Team Trump: Tout the Real Economy's Gains, Not the Dow

Team Trump: Tout the Real Economy's Gains, Not the Dow
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As a 20-year veteran of Wall Street and a close ally of the White House, I care deeply about the intersection of financial markets and Washington policies. Without question, the massive rally in stocks since the Trump triumph in 2016 can be largely attributed to the president’s growth agenda of regulatory and tax relief. 

This rally has confounded so-called experts, in both finance and politics, who predicted market calamity should Trump somehow pull off a miracle and actually win in 2016.  The world’s largest hedge fund, Bridgewater Associates, warned that the Dow Jones Industrial Average would immediately drop 2,000 points. Liberal Nobel-winning economist Paul Krugman wrote in the New York Times that stocks would “never” recover.  Instead, the Dow has surged 7,250 points since the election -- a 40 percent gain.  

I don’t blame the president for crowing often about this magnificent validation of his pro-enterprise policies. But I urge him and the other White House messengers to focus more on the incredible gains in the real economy, rather than fixating on the stock market, for three reasons:

First, the stock market also performed well under President Obama.  Granted, those gains were based far more on the sugar high of artificially low interest rates practically forcing capital into equities, but it was a long and substantial rally nonetheless.  (For the record, I believe that the present ascent will prove lasting because it’s built on fast-accelerating underlying growth and interest rates that are finally, and slowly, rising.)

Second, the profits of stock appreciation flow disproportionately to the wealthiest Americans. Under the last two administrations, economic inequality intensified as asset prices rose and the real economy stagnated, especially for working-class Americans. Thankfully, year one of the Trump expansion provides endless evidence of the opposite trend now – a veritable explosion of productivity, Main Street growth, and optimism across the land.  For example, joblessness for Americans without a high school diploma declined in 2017 to a yearly average unseen since the year 2000.  Both black and Hispanic unemployment dropped to all-time lows.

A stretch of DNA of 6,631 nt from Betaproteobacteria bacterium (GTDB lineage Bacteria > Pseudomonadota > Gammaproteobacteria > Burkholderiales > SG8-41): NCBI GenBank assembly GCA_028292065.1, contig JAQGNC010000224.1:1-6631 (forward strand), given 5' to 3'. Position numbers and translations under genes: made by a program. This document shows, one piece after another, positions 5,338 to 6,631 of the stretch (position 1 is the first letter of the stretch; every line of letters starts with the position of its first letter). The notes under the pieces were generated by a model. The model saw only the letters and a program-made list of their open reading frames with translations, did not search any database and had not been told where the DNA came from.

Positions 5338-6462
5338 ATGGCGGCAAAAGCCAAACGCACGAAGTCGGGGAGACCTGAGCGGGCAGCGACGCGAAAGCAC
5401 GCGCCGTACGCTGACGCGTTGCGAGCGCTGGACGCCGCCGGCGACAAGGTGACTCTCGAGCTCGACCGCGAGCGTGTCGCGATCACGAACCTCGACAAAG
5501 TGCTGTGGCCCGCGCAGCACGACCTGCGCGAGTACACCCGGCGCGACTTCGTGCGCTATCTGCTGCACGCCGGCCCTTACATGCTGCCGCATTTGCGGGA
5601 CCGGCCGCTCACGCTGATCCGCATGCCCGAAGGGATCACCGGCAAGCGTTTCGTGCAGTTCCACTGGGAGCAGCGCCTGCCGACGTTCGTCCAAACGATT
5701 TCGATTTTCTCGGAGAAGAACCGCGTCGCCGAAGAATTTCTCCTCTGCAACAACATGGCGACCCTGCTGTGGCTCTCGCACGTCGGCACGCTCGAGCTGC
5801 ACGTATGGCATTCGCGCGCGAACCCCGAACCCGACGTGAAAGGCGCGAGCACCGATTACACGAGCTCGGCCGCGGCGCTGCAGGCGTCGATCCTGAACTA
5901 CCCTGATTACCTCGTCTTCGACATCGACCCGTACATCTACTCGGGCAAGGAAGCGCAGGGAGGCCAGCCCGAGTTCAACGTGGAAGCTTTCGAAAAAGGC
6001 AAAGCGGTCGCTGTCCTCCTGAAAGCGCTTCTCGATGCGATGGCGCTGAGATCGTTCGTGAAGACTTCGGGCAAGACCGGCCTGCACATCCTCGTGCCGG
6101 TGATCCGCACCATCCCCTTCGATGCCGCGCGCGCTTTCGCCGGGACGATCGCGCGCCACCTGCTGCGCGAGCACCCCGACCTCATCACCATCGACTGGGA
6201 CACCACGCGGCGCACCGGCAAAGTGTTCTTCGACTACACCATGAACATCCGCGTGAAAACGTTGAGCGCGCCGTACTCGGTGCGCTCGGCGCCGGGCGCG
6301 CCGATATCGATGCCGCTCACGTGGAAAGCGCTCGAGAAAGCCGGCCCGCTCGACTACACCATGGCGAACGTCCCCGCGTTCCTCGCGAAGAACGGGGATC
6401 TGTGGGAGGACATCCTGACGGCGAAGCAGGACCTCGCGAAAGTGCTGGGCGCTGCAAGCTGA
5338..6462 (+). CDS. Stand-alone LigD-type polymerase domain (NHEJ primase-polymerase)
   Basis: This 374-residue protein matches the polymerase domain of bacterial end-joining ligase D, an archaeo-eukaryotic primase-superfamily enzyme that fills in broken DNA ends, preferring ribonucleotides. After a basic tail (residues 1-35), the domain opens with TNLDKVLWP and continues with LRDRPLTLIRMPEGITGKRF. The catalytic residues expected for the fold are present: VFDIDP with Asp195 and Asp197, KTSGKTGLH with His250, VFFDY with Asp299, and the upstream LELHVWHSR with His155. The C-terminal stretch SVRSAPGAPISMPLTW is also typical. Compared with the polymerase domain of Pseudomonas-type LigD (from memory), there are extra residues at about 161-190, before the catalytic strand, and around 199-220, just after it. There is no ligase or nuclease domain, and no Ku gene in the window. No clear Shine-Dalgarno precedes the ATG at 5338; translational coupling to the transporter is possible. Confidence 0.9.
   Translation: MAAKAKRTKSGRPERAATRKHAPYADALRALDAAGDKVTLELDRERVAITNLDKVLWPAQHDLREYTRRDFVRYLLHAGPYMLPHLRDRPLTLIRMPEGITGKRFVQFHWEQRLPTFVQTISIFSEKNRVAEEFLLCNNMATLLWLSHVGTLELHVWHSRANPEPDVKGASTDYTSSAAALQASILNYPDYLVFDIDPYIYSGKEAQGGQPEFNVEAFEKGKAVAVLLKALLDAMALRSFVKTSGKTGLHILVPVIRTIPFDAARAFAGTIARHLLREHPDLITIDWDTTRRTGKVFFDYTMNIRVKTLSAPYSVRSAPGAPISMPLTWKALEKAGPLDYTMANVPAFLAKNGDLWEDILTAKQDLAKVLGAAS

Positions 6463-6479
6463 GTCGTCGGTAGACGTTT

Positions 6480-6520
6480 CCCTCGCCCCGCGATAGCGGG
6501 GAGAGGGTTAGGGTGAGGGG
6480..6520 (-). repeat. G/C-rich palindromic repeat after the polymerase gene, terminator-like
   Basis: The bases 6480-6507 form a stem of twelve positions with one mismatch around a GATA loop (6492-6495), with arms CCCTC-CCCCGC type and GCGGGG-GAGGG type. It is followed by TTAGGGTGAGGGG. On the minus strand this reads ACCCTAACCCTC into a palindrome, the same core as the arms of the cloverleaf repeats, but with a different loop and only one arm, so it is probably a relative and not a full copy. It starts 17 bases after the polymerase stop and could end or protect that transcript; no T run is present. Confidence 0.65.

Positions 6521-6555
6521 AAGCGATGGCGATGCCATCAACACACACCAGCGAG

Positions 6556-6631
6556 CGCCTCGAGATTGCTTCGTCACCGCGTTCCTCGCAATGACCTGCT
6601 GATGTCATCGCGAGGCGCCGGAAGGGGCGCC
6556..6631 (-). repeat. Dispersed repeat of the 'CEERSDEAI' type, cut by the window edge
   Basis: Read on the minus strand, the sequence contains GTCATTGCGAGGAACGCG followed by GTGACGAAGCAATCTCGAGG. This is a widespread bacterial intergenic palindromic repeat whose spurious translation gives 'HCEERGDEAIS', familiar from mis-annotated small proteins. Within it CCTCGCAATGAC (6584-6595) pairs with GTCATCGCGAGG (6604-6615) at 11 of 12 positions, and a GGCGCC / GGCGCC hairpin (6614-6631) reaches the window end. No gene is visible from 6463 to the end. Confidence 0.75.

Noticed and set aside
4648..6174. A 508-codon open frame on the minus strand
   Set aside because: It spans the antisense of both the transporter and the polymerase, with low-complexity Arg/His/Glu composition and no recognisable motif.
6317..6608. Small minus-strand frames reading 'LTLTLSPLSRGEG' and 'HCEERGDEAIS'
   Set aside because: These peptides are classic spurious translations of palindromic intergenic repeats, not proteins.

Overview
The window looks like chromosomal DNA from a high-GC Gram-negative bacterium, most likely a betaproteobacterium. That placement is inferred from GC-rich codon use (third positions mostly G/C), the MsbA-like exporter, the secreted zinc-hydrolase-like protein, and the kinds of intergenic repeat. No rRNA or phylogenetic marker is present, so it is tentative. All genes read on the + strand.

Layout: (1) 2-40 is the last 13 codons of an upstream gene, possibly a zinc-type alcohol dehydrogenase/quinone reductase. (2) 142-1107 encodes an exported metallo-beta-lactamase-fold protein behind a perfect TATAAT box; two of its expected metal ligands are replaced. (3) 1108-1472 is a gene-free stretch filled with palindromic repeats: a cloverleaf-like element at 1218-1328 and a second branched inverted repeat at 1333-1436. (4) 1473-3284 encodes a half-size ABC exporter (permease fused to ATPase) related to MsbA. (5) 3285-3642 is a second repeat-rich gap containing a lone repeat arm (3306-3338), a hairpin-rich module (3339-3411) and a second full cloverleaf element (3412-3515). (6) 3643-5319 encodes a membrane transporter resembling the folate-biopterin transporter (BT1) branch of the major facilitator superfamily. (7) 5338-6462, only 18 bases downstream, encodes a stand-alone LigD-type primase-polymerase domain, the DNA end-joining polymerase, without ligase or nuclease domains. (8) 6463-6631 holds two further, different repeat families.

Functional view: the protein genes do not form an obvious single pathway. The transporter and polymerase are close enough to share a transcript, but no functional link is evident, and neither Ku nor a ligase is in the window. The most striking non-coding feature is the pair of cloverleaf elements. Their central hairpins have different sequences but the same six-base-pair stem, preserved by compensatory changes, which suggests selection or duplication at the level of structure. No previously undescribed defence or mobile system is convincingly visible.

Moreover, the quality of those jobs has improved significantly, as December 2017 saw 600,000 fewer workers in part-time positions who wanted full-time jobs, as compared to a year earlier -- just before Trump took office. He has unleashed our factories and, per an Institute for Supply Management survey, American manufacturing registered its strongest year in over a decade.  Importantly, these gains are not confined to big business, as the National Federation of Independent Business index of small business optimism reached the highest level in the 45-year history of the survey.  NFIB’s chief economist, Bill Dunkelberg, said, “I’ve never seen anything like 2017.”

Third, Mr. President, I’d caution against focusing too much on stocks because even the healthiest markets inevitably see pullbacks and, if you own the upside, it’s difficult to escape blame when stock tremors eventually appear. 

A rising stock market creates wealth and should be celebrated, to be sure.  But even more than those asset gains, the benefits of policies from Washington now flow not only to the connected crony few, but also to the many.  Last January I watched with pride and optimism from the Capitol lawn as newly sworn-in President Trump promised that “every decision on trade, on taxes, on immigration, on foreign affairs, will be made to benefit American workers.” He has more than delivered on that solemn pledge and we should proclaim loudly and often the burgeoning Trump economic boom as we Make America Grow Again.

Steve Cortes, a contributor to RealClearPolitics and a CNN  political commentator, is the national spokesman for the Hispanic 100, an organization that promotes Latino leadership by advancing free enterprise principles. His Twitter handle is @CortesSteve.

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